What Qlik developer has NOT run into challenges involving separate fact tables and synthetic keys. Today, we will explore a version of this problem and the 2 best solutions for solving it, using a link table or concatenating the 2 tables together. In addition, we throw in the issue that the two fact tables differ in granularity.
The Teacher Becomes the Student
Let me first admit that this was a total learning exercise for me. I have taught a regular development class for a specific client using an unchanging set of materials for some years now. Towards the end of day 3, I always cover a case where we create a link table to associate some budget data to sales data where the budget is at a different grain. But a student challenged the notion of using a link table to do this.
Why can’t we just concatenate the Budget data to the Sales table?
I started to immediately explain the reasons why that would be a bad idea and then realized with embarrassment that the concatenation method probably would be fine. So we decided to try the experiment in class. And guess what. It actually worked well. Needless to say, I will be adjusting my materials to include this method. And as humbling as it is to realize “I don’t know it all”, this was just too fundamental to not create a post about it.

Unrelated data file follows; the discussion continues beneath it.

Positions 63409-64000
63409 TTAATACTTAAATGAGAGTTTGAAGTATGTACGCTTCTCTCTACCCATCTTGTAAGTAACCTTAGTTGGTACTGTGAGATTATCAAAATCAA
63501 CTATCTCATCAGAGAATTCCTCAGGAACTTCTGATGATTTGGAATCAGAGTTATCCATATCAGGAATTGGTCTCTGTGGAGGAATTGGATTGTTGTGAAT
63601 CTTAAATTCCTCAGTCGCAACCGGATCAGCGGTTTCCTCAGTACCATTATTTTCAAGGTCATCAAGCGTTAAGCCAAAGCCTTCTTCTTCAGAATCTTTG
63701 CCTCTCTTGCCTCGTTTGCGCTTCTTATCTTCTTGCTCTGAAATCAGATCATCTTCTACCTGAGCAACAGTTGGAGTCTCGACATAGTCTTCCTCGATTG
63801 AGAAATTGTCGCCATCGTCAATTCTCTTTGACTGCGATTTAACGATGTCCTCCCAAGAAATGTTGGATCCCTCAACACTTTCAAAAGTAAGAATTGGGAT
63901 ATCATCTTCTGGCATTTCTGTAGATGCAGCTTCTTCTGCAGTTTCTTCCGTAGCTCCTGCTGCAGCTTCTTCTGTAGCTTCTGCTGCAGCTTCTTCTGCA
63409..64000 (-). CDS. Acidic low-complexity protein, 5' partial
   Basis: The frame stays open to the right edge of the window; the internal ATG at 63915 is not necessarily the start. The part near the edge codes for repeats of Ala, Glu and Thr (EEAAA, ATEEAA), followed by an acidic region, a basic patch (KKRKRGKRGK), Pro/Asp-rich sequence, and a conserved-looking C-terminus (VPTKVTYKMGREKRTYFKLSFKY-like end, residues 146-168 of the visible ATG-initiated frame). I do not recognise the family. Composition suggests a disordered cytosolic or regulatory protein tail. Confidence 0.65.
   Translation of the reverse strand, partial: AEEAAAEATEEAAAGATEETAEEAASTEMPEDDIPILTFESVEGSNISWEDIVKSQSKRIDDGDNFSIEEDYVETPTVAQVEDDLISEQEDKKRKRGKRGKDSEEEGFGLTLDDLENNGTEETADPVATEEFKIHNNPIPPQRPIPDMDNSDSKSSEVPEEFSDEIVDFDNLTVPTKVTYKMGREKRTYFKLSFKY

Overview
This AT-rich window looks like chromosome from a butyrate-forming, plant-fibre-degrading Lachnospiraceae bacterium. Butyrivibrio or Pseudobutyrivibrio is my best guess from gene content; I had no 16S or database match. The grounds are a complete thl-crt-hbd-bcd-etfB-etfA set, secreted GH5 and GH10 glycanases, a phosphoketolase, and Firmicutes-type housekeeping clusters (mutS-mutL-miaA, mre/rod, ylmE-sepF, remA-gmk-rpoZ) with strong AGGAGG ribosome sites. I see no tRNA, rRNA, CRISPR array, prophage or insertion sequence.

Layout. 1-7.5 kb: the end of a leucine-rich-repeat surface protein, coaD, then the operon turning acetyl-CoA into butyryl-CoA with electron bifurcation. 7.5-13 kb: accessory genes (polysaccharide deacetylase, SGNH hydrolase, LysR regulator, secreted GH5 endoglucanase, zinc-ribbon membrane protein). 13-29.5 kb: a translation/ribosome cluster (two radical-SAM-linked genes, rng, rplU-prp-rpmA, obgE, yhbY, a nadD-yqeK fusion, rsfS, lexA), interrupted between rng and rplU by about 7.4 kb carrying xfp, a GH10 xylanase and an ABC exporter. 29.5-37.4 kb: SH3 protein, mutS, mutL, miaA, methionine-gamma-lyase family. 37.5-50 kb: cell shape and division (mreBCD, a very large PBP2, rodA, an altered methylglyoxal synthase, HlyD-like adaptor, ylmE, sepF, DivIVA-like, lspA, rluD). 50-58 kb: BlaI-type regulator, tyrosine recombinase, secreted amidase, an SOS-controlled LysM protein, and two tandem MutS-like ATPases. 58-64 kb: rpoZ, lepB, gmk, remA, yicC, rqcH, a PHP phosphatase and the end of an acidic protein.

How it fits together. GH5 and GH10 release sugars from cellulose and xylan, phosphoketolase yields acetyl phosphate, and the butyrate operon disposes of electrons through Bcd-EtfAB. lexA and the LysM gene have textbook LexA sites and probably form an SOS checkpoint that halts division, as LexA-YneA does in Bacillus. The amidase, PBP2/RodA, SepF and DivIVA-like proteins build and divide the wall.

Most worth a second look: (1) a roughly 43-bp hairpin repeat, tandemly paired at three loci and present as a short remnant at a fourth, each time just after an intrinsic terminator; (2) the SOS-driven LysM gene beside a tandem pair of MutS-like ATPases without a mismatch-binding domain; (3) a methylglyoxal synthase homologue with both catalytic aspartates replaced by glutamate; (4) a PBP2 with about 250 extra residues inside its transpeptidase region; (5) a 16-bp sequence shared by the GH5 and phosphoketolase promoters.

Setting up the Scenario
The following example uses the free sample database Wide World Imports which consists of sales data plus some dummied-up forecast data. The tables I used have been converted into QVD and all the files have been zipped up in-case you want to download the example and experiment for yourself. LivingQlikView -Mixed Granularity Fact Tables To switch between the link table and the concatenation method just comment and uncomment the corresponding script tabs. This exercise utilizes QlikView but could easily be adapted to Qlik Sense and I have created a text file that houses the script to give you a start in Qlik Sense. But please note that you will have to create a connection in your library and change the from statements to “lib” statements in the script. I’m won’t go through the entire script here since you can download it above, but instead will focus on the pivotal parts of the script, the data model and the pros and cons of the two methods. The primary focus of the data is sales. We would consider it the primary fact table. Before adding the forecast data to the mix, you can see the dimensional tables associated directly to the sale table.
Forecast Data: Crosstable